The decarbonisation targets of the maritime sector

26th March 2024
By Pedro Agrochão

The maritime industry, one of the most important in the world due to its impact on the growing global logistics and, consequently, the global economy, is taking significant steps towards achieving carbon neutrality by 2050, seeking to adapt and overcome dependence on fossil fuels by adopting electric technologies.

Although slightly lagging behind other sectors of the economy in terms of time (also in view of a ship’s typically long useful life), the shipping industry is now taking its first steps towards the goal of decarbonising the industry. Currently, the vast majority of ships, both cargo and passenger, are still fuelled by fossil fuels. However, little by little, some electric elements are beginning to be integrated into ships, although this usage is partial and not entirely sustainable. In fact, large cargo ships include propulsion methods using electricity generated by diesel or LNG engines, making them hybrid vehicles.

According to a report published by the DNV, a consultancy firm, on the energy transition in the maritime sector, as of July 2023, only 1.8% of the number of ships in operation (6.5% in gross tonnage) used alternative fuel sources. Although there is still a long way to go, there is a shift in this trend, with 26.2% of the number of ordered ships (51.3% in gross tonnage) using alternative fuel sources.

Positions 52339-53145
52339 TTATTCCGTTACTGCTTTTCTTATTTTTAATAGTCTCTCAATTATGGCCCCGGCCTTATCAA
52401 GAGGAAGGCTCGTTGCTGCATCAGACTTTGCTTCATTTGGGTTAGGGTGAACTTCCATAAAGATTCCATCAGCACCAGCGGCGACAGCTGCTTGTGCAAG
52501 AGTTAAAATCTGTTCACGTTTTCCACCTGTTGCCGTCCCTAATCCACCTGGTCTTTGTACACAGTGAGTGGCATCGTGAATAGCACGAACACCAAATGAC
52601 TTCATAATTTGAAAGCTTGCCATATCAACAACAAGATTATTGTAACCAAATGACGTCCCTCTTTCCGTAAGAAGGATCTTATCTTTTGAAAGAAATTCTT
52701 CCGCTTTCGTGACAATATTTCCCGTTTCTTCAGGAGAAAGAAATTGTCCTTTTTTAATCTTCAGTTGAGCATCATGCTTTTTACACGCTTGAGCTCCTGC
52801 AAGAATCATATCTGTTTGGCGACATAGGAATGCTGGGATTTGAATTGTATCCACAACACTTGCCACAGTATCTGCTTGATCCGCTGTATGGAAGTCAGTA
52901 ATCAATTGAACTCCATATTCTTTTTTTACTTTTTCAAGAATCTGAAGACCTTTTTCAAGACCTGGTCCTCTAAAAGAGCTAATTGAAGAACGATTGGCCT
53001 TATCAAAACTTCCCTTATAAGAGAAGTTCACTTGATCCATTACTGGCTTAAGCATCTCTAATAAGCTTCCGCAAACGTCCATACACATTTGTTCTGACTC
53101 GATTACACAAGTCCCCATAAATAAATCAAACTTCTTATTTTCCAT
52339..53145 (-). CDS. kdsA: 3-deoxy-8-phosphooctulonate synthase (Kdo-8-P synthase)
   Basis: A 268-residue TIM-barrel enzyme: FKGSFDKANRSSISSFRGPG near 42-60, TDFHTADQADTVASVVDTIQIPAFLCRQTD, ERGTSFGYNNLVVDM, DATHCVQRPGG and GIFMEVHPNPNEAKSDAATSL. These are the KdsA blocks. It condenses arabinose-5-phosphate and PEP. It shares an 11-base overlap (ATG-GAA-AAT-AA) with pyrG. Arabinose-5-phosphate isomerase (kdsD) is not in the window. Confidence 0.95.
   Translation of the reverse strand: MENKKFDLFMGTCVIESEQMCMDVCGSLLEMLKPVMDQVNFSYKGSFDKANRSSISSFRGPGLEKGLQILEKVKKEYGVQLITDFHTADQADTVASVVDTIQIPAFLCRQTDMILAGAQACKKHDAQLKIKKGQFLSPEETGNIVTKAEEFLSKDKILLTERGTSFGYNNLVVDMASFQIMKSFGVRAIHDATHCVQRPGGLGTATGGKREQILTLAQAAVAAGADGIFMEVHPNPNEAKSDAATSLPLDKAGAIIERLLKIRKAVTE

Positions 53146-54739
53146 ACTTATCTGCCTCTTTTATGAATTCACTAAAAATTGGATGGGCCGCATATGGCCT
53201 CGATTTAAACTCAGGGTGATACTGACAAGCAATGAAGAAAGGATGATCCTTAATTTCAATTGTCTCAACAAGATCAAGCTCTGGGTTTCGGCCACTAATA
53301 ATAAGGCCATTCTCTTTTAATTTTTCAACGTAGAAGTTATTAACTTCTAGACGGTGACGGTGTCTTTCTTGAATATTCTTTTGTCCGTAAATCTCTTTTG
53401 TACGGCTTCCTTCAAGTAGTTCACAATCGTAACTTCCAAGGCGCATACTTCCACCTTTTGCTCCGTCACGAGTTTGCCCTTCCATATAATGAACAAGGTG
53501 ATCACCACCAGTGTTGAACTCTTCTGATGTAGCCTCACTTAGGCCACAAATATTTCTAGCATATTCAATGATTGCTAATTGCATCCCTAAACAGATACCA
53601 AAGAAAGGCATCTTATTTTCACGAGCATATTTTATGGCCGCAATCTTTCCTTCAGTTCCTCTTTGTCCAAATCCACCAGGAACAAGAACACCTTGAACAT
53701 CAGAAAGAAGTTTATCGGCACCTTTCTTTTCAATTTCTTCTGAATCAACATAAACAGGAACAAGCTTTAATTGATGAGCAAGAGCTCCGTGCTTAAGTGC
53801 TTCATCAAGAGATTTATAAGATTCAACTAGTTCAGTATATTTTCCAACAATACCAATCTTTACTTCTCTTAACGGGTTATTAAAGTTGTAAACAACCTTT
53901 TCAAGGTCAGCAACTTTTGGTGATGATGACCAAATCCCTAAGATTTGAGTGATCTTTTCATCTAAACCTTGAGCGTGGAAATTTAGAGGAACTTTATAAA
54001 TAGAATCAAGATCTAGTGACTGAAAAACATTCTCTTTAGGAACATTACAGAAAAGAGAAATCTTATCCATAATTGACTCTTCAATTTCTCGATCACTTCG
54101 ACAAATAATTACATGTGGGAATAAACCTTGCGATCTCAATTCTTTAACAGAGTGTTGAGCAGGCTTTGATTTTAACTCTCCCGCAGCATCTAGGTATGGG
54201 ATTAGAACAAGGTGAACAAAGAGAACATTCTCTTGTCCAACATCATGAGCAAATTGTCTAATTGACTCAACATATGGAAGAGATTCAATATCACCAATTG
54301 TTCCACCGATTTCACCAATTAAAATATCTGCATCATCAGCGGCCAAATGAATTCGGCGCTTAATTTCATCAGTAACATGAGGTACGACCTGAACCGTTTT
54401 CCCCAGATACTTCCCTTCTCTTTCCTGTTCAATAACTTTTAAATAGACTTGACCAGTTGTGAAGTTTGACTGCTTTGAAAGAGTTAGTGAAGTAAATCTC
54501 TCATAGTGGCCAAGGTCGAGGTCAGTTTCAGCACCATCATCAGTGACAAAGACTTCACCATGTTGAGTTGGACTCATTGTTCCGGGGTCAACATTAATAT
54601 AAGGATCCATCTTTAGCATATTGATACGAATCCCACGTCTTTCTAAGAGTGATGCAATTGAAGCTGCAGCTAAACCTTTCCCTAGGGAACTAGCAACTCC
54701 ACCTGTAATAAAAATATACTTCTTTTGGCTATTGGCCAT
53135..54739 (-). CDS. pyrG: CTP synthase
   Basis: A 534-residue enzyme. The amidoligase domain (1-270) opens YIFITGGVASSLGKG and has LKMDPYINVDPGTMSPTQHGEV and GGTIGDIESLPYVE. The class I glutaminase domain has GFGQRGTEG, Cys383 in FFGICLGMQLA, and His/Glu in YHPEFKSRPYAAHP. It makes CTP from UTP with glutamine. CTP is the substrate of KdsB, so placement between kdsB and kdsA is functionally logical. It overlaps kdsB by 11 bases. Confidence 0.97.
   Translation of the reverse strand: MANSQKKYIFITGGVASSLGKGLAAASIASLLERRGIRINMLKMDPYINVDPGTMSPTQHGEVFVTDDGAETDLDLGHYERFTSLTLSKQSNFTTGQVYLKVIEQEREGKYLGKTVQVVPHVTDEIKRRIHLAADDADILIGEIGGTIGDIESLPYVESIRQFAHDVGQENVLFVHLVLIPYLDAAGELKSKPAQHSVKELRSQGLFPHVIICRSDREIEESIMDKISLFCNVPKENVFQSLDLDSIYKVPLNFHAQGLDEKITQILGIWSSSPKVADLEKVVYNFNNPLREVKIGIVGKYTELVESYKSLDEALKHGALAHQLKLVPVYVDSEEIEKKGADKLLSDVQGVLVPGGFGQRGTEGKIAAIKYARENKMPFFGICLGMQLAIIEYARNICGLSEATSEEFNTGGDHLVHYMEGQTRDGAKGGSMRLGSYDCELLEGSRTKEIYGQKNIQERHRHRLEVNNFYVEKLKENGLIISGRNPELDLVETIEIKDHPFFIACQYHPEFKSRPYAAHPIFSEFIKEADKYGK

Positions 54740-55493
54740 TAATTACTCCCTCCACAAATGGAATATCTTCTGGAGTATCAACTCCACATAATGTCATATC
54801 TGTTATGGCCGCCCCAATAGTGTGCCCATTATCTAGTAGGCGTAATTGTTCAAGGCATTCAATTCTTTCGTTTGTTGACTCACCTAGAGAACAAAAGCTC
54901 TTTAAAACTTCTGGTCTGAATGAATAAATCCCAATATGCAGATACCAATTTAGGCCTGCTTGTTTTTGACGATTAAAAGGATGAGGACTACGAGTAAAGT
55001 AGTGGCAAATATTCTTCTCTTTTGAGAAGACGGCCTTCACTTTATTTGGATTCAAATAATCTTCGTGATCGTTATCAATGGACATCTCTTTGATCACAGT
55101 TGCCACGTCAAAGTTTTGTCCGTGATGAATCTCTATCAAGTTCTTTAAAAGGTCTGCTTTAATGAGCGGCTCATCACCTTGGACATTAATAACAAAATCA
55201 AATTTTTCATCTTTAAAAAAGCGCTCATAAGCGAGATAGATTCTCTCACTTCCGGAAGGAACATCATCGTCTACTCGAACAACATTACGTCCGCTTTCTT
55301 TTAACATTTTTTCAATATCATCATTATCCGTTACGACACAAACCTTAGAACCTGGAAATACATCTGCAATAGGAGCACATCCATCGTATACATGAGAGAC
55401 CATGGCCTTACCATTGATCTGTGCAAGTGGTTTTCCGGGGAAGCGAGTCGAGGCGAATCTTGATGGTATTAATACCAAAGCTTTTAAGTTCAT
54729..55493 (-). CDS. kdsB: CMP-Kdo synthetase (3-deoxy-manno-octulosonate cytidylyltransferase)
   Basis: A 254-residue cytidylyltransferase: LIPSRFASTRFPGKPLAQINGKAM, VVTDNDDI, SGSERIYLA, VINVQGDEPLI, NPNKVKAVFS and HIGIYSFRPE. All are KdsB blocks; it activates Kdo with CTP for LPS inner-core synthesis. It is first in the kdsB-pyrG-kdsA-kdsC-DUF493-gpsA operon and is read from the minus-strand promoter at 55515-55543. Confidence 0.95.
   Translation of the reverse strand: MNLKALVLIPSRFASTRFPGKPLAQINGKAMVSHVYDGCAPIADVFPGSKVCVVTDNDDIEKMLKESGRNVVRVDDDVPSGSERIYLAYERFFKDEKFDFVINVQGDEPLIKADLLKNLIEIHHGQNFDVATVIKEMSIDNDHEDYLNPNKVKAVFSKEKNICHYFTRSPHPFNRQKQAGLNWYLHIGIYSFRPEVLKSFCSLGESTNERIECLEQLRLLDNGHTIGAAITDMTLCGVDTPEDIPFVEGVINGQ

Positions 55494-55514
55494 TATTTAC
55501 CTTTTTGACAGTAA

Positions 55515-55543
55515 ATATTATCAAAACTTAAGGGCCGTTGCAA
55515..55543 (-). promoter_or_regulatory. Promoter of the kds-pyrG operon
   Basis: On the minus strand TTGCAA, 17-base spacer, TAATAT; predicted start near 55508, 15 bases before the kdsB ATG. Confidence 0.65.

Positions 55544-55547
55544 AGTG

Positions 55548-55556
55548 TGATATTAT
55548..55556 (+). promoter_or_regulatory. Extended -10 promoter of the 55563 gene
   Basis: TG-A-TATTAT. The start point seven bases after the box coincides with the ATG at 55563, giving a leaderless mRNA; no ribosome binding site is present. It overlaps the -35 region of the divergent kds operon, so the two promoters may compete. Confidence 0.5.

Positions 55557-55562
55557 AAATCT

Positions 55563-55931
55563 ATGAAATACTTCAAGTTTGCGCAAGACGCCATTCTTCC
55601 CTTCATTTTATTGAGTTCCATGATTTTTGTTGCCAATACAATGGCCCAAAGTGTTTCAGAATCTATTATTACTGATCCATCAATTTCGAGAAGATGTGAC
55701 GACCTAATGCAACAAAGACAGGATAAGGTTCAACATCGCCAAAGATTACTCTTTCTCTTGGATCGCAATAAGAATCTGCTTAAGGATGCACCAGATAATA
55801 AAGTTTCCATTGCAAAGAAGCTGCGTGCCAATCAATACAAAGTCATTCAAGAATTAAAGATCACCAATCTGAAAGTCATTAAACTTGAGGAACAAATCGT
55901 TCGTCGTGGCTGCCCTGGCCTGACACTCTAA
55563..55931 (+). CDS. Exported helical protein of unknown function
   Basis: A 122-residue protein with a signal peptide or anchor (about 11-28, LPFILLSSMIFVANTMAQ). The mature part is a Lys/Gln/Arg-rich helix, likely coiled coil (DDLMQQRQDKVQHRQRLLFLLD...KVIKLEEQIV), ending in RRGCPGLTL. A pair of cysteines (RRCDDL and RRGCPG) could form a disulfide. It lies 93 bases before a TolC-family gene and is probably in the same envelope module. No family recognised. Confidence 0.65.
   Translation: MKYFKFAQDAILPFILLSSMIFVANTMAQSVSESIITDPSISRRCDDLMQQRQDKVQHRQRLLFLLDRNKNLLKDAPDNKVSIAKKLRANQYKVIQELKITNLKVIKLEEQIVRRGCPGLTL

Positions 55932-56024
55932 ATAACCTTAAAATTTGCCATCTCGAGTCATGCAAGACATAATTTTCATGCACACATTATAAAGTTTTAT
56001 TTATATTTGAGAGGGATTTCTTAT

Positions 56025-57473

The decarbonisation of the maritime sector is defined, driven by increasingly stringent regulations. Within the objectives set by the European Union’s “Fit for 55” package (to reduce emissions by 55% by 2030), the maritime sector is subject to an international agreement that encourages the use of renewable fuels, with the aim of progressively reducing emissions from 2025 onwards – particularly for ships over 5,000 tons, responsible for 90% of CO2 emissions worldwide.

Nevertheless, as the shipping industry will compete for carbon-neutral fuels with aviation and road transportation, as well as other industries, the production of carbon-neutral fuel alternatives needs to significantly accelerate if the emission-reduction goals are to be met, as the estimated demand from shipping necessary to achieve the 2030 emission reduction goals is about 30% to 40% of the total world supply of carbon-neutral fuels.

VTM acknowledges, and believes, that the future lies in decreasing dependence on fossil fuels, particularly in the transportation sector. In this sense, we have been advising various clients, both public and private, on their investment in decarbonising their operations, whether they are road, rail, or maritime.